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Face Off — Two Heads Are Better Than One

Posted by Ed Grabianowski on February 13, 2013

Face Off 405, Two Heads Are Better Than One

On Face Off, the contestants create multi-headed giants out of foam and paint to promote a movie that’s so packed with CGI it looks like a cartoon.

Everyone heads off to the Magic Mountain theme park (promotion!) where they run around, have fun, then run into McKenzie near a giant fake redwood tree. Bryan Singer shows up. He’s not my favorite director, but he’s a pretty big name, so I wonder how they roped him into this…oh, he’s got a movie coming out with giants in it. I guess guesting on Face Off is a lot more fun than talking to Jay Leno. So the contestants have to make giants, and they have to have more than one head.

Since we have an even number of contestants left, it’s a team competition, with everyone paired off at random. Anthony gets stuck with Autumn, and the success or failure of their design seems less like it will depend on actual sculpting and painting skills, and more on Anthony’s Autumn-management skills. “I have to make her think she has more control than she actually does,” he says. Mild-mannered Anthony is quite the Machiavellian!

Meagan gets stuck with Jenna, who still has hand problems. I’ve already addressed this before, so I’ll just say, rough week for Meagan, but what can you do? They have problems all along, and very few of them seem directly related to Jenna’s hand. There just seems to be a general ineptitude throughout the process. The design was somewhat boring (stacked heads is kind of cool, if not totally original), and they didn’t really run their molds correctly or build the top head so that it would be able to stay in place on top of the model.

It was very nice that the producers subbed in some giant-size models this week. Some of the teams didn’t really increase the size of their models at all, yet they still came across as giants. Michael Westmore’s mentoring visit was exceptional as always. He offers solid, practical advice, but he isn’t afraid to express skepticism at a design. He was very worried that Fox and Chris would be unable to finish their massively ambitious design.

And what a design! I loved it from the start, that they were swinging for the fences with a crazy design featuring the model as a tiny guy being held in place by a two-headed giant. The two foam heads towered above the model, and the whole thing was ten feet tall. While the finished product was not as polished as some of the other work this week, and the costuming was clearly hurried and rough, that thing just made me grin every time it was on screen. I can’t believe they pulled it off, and deservedly won top looks.

House and Wayne did a giant based on a tree, with the second head acting as a puppet controlled by the model. It was very cool, with a realistic paint job so skillfull you didn’t even notice it at first. It just looked natural, not like a “paint job” at all. The puppet head also worked very well and didn’t have the “sock puppet” vibe that’s been a problem on Face Off before.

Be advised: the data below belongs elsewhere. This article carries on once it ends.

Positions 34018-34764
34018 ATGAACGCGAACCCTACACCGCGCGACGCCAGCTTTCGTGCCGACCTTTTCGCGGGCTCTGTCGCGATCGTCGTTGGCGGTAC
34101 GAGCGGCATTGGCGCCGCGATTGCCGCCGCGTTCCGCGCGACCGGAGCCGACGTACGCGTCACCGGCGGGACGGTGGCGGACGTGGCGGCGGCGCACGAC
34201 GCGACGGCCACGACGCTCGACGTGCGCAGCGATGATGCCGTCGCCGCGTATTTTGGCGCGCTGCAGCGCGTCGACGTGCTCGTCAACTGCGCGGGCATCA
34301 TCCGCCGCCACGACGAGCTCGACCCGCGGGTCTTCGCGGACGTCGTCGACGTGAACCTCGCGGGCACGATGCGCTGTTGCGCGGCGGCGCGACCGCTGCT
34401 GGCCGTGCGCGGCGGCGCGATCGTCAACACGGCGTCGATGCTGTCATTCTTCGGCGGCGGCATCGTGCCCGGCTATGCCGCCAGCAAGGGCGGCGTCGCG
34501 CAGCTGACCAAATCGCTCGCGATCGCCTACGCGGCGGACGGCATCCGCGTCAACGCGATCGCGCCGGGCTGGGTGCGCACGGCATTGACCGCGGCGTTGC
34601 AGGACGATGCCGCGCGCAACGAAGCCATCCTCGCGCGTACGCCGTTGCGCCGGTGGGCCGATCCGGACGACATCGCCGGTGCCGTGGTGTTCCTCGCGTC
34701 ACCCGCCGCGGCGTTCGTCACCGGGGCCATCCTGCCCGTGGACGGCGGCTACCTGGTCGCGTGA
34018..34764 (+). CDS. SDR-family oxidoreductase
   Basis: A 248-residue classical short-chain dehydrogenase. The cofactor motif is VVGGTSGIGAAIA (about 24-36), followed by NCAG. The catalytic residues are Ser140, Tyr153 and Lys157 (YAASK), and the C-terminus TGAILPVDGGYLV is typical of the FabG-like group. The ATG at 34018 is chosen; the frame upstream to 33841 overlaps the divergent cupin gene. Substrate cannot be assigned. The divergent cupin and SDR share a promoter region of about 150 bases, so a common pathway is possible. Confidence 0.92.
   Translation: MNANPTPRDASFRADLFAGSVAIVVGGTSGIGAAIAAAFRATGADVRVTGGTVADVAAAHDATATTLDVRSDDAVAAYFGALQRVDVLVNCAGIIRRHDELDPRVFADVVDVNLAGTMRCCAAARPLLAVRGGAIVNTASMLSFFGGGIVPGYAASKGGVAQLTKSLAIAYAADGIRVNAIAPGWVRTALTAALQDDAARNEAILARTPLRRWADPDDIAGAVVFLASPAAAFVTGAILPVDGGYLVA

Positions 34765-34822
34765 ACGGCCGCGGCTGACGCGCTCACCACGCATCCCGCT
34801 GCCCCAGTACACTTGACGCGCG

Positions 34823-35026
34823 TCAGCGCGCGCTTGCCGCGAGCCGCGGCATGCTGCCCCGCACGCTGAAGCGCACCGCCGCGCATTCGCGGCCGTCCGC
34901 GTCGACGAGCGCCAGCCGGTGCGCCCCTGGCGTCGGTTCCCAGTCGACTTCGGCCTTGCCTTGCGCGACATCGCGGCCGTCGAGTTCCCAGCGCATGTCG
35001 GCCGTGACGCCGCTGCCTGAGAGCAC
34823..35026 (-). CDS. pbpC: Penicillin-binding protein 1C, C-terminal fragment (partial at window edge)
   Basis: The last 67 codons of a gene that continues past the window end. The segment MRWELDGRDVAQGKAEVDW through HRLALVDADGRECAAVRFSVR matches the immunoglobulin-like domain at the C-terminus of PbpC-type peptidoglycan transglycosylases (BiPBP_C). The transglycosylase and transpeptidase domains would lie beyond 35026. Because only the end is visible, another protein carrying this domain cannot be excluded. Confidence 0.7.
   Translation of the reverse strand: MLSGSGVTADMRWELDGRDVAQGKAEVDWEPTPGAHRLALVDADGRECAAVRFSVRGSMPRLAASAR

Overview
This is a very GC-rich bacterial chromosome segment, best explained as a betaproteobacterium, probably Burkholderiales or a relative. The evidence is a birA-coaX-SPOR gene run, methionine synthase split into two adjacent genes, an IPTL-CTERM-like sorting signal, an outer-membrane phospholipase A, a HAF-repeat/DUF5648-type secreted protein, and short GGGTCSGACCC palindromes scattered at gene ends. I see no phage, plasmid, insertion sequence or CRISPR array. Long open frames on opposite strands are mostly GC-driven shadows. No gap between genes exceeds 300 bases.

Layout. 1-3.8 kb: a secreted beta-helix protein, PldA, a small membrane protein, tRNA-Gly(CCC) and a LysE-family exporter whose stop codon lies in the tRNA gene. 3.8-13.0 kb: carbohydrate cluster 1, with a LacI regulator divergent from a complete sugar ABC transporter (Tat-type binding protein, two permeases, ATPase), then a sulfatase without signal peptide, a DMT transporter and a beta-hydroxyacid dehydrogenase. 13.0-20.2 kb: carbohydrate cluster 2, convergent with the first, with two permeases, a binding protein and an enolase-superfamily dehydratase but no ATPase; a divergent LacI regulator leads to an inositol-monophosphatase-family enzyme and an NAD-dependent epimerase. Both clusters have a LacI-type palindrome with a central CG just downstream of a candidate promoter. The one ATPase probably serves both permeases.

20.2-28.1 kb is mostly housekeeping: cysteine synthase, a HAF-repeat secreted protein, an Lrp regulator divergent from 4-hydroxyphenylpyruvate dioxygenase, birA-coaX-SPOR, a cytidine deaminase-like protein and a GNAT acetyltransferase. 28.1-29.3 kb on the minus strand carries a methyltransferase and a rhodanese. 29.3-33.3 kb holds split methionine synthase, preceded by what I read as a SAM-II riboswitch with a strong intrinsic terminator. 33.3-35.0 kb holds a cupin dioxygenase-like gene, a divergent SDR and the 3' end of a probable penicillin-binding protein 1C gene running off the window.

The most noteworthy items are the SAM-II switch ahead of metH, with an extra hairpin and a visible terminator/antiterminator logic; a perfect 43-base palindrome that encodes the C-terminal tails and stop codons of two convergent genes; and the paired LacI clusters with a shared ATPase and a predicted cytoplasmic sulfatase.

The malformed giant that Autumn and Anthony ended up creating was interesting. Not great from far away, partly due to a somewhat bland costume, but up close, it was the most emotive giant. The main head looked a bit sad, and reminded me of Young Frankenstein. The demonic head poking out the back was awesome, and the head bursting out of the chest looked like it was in agony. Anthony’s wet eyes and mouth paint job looked very realistic and creepy.

I was skeptical of Alam and Eric’s idea at first – a giant that stuck other giant’s heads on his feet. They were going for a slightly cartoonish, folklore inspired look, and I think they captured it. Even though the main face sculpt was a little primitive, I ended up liking this design quite a bit. The atypical blue paint scheme helped, too. The judges hated it, though, and stuck it in bottom looks.

In the end, Meagan and Jenna turned in a total mess. I’m not going to pile on (although, missing one boot and one glove was hilarious and a perfect symbol of how inept this team was). The judges were clearly trying to be somewhat kind to Jenna. But Jenna was also feeling terrible about holding back her teammates each week, and Glenn pointed out that she hasn’t shown any signs of getting better (either from her injury or in terms of raw ability and technique). It was a painful send-off, but one that needed to happen.

We’re still at the point in the season where there are contestants on the show who simply aren’t very good at this stuff. People who make terrible (or just boring) design choices, people who don’t have the experience to create successful molds and apply pieces, and poor sculptors. Face Off really shines when everyone’s been paired down until you’ve got the best facing off against the best. So we need a few more eliminations before things really get good.